Ironically as I headed home in the car on the opposite side of the valley, the same flock of geese appeared in front of me again, only half a mile from my house, presumably trying to find somewhere to feed and once home a scan from the warmth of the bedroom produced another Peregrine sitting out on Thorpe Marshes. Seems I hadn't needed to leave home at all!

Saturday, 19 January 2013

Winter Thrushes

Thankfully (or if you're my daughters, disappointingly) there was no more snow overnight despite the forecast. With lots of thrush activity in the garden I decided go for a trudge through the snow and do another round of my Winter Thrushes Survey. The hot spot turned out to be the garden. All the food we're putting out had drawn in at least 10 Blackbirds and one or possibly 2 Song Thrushes, and 4 handsome Fieldfares were feeding in our cotoneaster, probably the only bush with good numbers of berries on it in the local area. Here's one of them:

Away from the shelter of the garden it felt very bleak with a brisk, icy south-easterly wind. The treacherous roads were largely deserted. Here's a typically snowy scene.

The black marks in the bank just to the left of the church show where someone carried straight on in their car. There were few thrushes on the arable 'uplands' but a surprise was a flock of about 50 Skylarks feeding in a rape field. Three Hares seemed to think it was March and were chasing each other around another field, two Snipe flushed from a small patch of unfrozen ground and a mixed flock of Red-legged and Grey Partridge flushed and disappeared in to a crop of sugar beet.

Some of you may recognise the above gate way if you came to see the River Warbler although it's looking very different from a warm, green July evening. The walk out on to the marshes was bleaker still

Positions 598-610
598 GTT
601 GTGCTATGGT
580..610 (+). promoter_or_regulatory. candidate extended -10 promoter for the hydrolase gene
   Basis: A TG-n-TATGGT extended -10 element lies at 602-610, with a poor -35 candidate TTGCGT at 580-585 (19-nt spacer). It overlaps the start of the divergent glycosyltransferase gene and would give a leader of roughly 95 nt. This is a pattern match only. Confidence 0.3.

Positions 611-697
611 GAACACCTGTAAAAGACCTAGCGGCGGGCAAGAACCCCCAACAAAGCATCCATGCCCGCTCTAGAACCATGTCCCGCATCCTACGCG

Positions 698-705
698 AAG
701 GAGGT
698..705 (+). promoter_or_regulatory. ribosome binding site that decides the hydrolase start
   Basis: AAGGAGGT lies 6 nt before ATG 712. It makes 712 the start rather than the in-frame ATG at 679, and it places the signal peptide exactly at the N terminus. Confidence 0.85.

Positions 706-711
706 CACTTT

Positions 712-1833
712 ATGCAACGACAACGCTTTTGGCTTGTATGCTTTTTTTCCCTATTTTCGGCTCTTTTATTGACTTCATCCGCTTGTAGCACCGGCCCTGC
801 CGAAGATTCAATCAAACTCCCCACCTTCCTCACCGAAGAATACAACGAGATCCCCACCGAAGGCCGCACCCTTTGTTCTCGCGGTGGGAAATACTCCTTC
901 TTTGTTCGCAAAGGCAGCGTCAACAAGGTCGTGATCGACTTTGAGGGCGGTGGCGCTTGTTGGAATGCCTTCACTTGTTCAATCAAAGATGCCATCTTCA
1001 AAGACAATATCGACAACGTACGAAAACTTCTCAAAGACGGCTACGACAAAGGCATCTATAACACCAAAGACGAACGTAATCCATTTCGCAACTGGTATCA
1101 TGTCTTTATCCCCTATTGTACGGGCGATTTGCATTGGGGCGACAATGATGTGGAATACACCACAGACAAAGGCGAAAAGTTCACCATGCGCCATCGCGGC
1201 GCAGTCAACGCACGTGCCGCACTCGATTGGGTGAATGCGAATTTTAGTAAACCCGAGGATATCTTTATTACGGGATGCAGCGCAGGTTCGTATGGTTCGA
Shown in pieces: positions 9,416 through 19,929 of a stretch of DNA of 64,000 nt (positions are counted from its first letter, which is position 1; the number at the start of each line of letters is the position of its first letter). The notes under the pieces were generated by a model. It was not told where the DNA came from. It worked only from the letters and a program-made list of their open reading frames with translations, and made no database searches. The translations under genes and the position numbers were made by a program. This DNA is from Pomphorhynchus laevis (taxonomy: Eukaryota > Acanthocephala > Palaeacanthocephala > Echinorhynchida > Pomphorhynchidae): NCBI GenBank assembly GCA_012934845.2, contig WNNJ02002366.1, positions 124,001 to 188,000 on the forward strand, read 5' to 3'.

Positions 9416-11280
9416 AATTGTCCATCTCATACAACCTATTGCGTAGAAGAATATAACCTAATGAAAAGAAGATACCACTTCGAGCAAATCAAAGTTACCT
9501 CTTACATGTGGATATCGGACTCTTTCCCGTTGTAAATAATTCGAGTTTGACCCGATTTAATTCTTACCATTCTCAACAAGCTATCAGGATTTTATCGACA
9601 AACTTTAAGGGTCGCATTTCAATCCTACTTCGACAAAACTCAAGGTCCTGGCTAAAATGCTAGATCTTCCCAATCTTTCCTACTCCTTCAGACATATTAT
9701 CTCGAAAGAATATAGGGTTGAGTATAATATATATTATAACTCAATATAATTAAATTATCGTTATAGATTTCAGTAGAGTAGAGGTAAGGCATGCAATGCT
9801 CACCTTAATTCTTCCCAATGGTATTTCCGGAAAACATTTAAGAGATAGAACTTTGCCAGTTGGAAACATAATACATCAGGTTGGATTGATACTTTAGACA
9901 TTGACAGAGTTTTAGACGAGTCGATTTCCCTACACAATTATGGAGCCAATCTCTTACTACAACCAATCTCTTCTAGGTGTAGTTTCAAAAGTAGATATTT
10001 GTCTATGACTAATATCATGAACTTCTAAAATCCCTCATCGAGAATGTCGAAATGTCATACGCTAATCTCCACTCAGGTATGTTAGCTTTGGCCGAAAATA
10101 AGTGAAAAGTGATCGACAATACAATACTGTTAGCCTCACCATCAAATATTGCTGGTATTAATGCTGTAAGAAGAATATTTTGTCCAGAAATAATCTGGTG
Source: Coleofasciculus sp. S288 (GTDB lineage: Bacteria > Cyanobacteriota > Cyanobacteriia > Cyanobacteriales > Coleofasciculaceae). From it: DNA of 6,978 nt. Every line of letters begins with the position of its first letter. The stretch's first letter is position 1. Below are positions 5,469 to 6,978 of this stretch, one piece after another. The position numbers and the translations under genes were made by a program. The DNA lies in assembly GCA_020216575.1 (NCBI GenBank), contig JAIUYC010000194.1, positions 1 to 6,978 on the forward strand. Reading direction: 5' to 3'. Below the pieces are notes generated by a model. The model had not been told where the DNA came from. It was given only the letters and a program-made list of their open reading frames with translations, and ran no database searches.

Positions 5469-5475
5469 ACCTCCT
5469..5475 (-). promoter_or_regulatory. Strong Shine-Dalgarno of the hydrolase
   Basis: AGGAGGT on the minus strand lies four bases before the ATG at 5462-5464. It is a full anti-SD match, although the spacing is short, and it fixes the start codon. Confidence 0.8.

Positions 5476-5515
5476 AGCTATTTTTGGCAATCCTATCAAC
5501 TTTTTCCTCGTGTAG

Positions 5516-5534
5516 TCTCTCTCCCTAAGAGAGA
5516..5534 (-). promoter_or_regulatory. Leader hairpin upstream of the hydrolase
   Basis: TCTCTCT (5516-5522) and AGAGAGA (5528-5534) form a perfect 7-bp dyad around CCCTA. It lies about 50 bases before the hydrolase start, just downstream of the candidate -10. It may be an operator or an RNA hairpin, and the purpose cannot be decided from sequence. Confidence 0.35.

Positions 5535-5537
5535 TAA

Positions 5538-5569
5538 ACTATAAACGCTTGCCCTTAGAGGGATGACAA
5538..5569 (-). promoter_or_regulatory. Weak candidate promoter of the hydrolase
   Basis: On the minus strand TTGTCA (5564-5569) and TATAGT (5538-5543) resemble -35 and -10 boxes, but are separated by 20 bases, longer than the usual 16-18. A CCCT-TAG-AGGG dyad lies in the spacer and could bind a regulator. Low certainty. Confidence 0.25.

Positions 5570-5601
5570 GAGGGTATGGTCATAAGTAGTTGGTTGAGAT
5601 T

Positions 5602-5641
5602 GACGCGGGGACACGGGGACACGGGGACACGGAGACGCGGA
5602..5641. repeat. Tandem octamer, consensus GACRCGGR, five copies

Some of the dykes were still unfrozen but hoped-for Water Rails had failed to take advantage of them. A single Song Thrush, however, had found them to its liking as did a single Fieldfare. Three Common Buzzards circled together over one of the alder woods bordering the marshes and there was a small flock of Meadow Pipits.
Back in the warmth of the house, 3 Reed Buntings graced the patio feeders. Despite the garden opening straight on to the marsh, the Reed Buntings only found the feeders last year but once discovered seem to have taken to them enthusiastically particularly now the weather has turned cold. I wonder if anything new will make the same discovery?

Friday, 18 January 2013


Deep snow now covers the marshes. The first bird I saw when I opened the curtains this morning was a Woodcock flying across the garden, probably from where its been feeding under the hedges, to roost in the alder wood, then a Buzzard heading in the opposite direction. The journey to work was decidedly hairy for the first mile, once I had managed to get gong that is. Having stopped the car on the road to close the gate to the drive, the wheels at first spun helplessly on the icy surface as I tried to move off. With a bit of steering wheel jiggling I eventually set off and was surprised to negotiate the hill up to the church with only a little bit of slippage. It was a different story on the way home from work as there was now a car stuck on the hill blocking the way so I had to take a long, slow detour to approach home from the opposite direction.
Husband had managed 3 Footit ticks during the morning, Brambling and Bullfinch, which I'm not bothered about as I'll catch up with those at some point, but also 7 Bewicks Swans, an irregular sighting here, which had flown up the valley. Surprisingly there is still a flock of about 500 Pink-footed Geese out on the marshes.
Unfortunately birding was off the menu as the priority was getting fodder to the livestock particularly with it looking like this bad weather is set in for a while. The poor Southdowns which had previously been enjoying the lush grass in their winter field at Thurlton now had snowballs stuck to their woolly faces from trying to reach the grass beneath the snow. It looked briefly like we might have got the car stuck in the snow in the field but working on the principle that if it won't go forward trying going back the way you came we were soon free and heading home.
Back in the garden a small flock of Fieldfares has taken up residence in our cotoneaster, the only bush in the garden with any berries on it and a sensible wren has discovered that the greenhouse is several degrees warmer than outside and probably full of insects lurking in nooks and crannies. Hopefully I can get out tomorrow for a proper look round.

Tuesday, 15 January 2013

Cold weather movements